Most writers are interested in meeting literary agents and editors of literary journals in order to get a foot in the door. In the old days, publishers tended to be much more closed off to creative writers. Unless you attended writing conferences, the only ways to try and break into the community were snail mail or an awkward (often ill-received) phone call. But now, the Internet—and social networking—has opened up worlds of opportunities for “Lone Ranger” writers all across the country.
Literary agents and editors are hanging out on the Web, and they’re interested in connecting with you. Here’s where you can find them.
1. Twitter. Lots of agents and editors of literary magazines are tweeting. They tweet about calls for submissions, contests, and work they have accepted or are proud of. Twitter is a relatively open social network that allows a writer to follow a potential agent without necessarily having to get around privacy controls. So go ahead and follow your favorite agent—and if he or she posts about a new book deal, why not tweet a note of congrats?
2. Blogs. A number of literary agents have steady blogs (you can find them by Googling “literary agent blog”). By commenting regularly, intelligently, and politely, you may catch a literary agent’s or editor’s eye. Establish yourself as a human being worthy of attention, and you may find your submission floats to the top of the pile.
3. Online writing classes. Sometimes, literary agents and editors will teach online classes for various writing groups. Often, these classes aren’t accredited. Anyone can join. Not only will you meet literary agents and editors, you’ll also learn a thing or two!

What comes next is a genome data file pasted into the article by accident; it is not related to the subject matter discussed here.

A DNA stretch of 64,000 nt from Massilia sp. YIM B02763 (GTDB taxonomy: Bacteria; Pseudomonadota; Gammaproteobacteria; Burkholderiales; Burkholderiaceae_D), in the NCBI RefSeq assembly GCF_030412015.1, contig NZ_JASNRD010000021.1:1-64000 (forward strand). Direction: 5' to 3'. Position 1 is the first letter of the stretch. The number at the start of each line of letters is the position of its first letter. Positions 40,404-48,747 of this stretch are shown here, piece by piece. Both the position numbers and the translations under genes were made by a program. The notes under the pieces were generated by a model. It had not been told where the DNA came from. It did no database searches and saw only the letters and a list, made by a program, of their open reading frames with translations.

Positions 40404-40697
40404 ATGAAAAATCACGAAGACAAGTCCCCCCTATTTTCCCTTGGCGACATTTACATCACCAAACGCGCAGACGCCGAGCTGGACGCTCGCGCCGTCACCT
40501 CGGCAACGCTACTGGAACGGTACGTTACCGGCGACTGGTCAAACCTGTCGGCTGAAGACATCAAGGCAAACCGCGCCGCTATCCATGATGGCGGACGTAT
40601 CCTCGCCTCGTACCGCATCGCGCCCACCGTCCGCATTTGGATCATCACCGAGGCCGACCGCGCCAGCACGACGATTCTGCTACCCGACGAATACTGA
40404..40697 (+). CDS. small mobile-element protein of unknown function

4. Facebook. Few literary agents and editors will accept your friend request for access to a personal profile on Facebook. At Writer’s Relief we’ve got a thriving Facebook community of writers. But if you’re hoping to network with literary agents and editors, Facebook might not be the best place to start.
A few more tips for successful online networking
1. Keep any emails brief, friendly, and grammatical.
2. Don’t stalk. Obviously. That’s just scary.
3. Be positive. No tweeting about bellyaches and bad days at the office.
4. Keep it light.
5. Don’t ask for things. Really. Don’t. Networking has to be about developing relationships first and foremost. Then, if it feels natural, go ahead and gently ask.
6. Don’t demand people read too much of your creative writing. Posting too much of your writing online can say to an agent or editor “this person can’t get anyone else to publish his/her work.”
7. Start an author website that people can go to so they can learn more about you and your current projects.
8. Be helpful.
9. Follow through with any promises you make.
10. Have fun! (If you’re not having fun, people will know it. And nobody wants a spoil-sport at the party!)
Since 1994, Writer’s Relief has been helping our clients through the maze that is the publishing world. We keep our clients up to date, AND we manage the submission process. See if you’re eligible to join our client list!
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QUESTION: If you were a literary agent, what would you think if a writer approached you via a social networking site?
If I were an agent, I think I wouldn’t mind if somebody made friends with me online. Then, if the followed my generic instructions and sent me a query letter (or whatever) and I thought “oh yeah, this person is that person on Twitter who keeps retweeting my stuff” then I think I might be willing to give their book a read…or at least see some sample pages. Agents aren’t mean people generally i don’t think. if they were they wouldn’t be agents! you have to be a people person to an extent to sell books.
I think Twitter makes it really easy to interact with agents without annoying them.